Over the past year, state and local policymakers have been warned in report after report that Oregon is rapidly becoming a less desirable place for businesses to invest, innovate and create jobs. They’ve learned that the state is not as well positioned as it should be to capture semiconductor investment, that Oregon’s business tax burden has soared since 2019 and, most recently, that droves of Portland-area residents are heading across the river to Clark County, Wash., where taxes are lower. Oregon is in the midst of a competitiveness crisis.
On Feb. 21, the Senate Finance and Revenue Committee considered a bill that would ensure that lawmakers receive up-to-date information about the competitiveness of Oregon’s tax code. Receiving and acting on this information will be necessary to attract private sector investment, which is why Senate Bill 45 is a key piece of OBI’s Growth and Innovation Roadmap.
As OBI’s Scott Bruun explained to the committee, the bill would create a task force to examine important tax questions and report its findings to the Legislature along with policy recommendations that would enhance Oregon’s competitive position. The committee would consider Oregon’s tax rates, its tax structure, who pays and who doesn’t, how such factors affect the state’s business climate and, ultimately, how competitive Oregon’s tax regime is with those in other states.
Such a committee would not be new. During the 2007 session, the Legislature passed what was called the Revenue Restructuring Task Force. It was set up in a similar manner to what is prescribed by SB 45. The mission of that task force was to “promote a stable revenue flow to fund all levels of state and local government; create positive economic benefits for Oregon; and create a financial foundation that will increase Oregon′s ability to compete in a global economy.”
The objective of the Tax Competitiveness Task Force created by SB 45 would be a little narrower. The panel would educate legislators about areas of significant weakness. These could include corporate or pass-through rates or tax structure; corporate activities tax rates or exemption levels; perhaps even the state’s structure or rates for estate, capital gains and business property taxes.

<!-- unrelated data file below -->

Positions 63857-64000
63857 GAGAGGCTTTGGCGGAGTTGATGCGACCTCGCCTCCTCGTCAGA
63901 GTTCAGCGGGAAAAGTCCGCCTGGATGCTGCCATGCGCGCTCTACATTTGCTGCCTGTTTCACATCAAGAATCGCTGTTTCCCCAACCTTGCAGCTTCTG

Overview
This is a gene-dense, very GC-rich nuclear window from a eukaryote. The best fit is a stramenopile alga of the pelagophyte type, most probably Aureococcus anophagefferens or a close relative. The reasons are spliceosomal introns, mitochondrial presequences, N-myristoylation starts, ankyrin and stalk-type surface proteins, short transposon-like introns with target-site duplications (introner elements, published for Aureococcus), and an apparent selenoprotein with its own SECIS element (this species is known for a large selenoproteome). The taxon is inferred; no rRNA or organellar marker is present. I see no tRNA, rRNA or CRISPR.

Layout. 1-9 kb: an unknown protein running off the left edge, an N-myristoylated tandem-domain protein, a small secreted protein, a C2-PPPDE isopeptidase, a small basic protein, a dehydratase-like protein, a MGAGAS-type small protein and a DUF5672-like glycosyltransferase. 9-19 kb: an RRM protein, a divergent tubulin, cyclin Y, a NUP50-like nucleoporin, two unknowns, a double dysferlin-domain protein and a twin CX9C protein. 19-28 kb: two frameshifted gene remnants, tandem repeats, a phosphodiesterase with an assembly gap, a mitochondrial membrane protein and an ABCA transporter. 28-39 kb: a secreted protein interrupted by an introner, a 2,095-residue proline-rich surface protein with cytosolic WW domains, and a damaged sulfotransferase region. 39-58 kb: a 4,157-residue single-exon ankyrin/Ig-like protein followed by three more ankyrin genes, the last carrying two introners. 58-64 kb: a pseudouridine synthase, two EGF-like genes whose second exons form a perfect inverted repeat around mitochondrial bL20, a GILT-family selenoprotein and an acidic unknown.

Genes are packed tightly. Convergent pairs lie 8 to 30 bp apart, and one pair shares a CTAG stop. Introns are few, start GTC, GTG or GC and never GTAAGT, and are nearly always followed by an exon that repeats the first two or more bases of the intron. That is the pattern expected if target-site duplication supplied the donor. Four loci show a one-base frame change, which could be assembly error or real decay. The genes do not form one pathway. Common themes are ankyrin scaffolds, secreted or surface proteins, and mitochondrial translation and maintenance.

The task force would tell legislators how the incentives Oregon does have compare with those elsewhere. Such incentives include the strategic investment program and enterprise zones. It also would note the competitive ramifications of incentives Oregon does not have, including a research and development tax credit and investment tax credit.
Ideally, the task force even would report on other factors that influence Oregon’s competitiveness such as the state’s regulatory environment, its education performance, livability and community safety.
Business taxes in Oregon are more complex in 2023 than they were in 2007. They are also significantly more burdensome, as Ernst & Young details in an October 2022 report commissioned by the OBI Research & Education Foundation. While Oregon is not the only state in which taxes have changed in recent years, this research indicates that it is decreasingly competitive, especially compared with the western states with which Oregon fights for jobs, investment, and business expansion and retention.
Whatever its findings, painful or reassuring, a Tax Competitiveness Task Force would ensure that legislators were well-informed about the competitive strength or weakness of Oregon’s tax code and well-armed to make critical decisions that would help dictate the opportunities available to current and future Oregonians.
Read Scott Bruun’s full testimony here.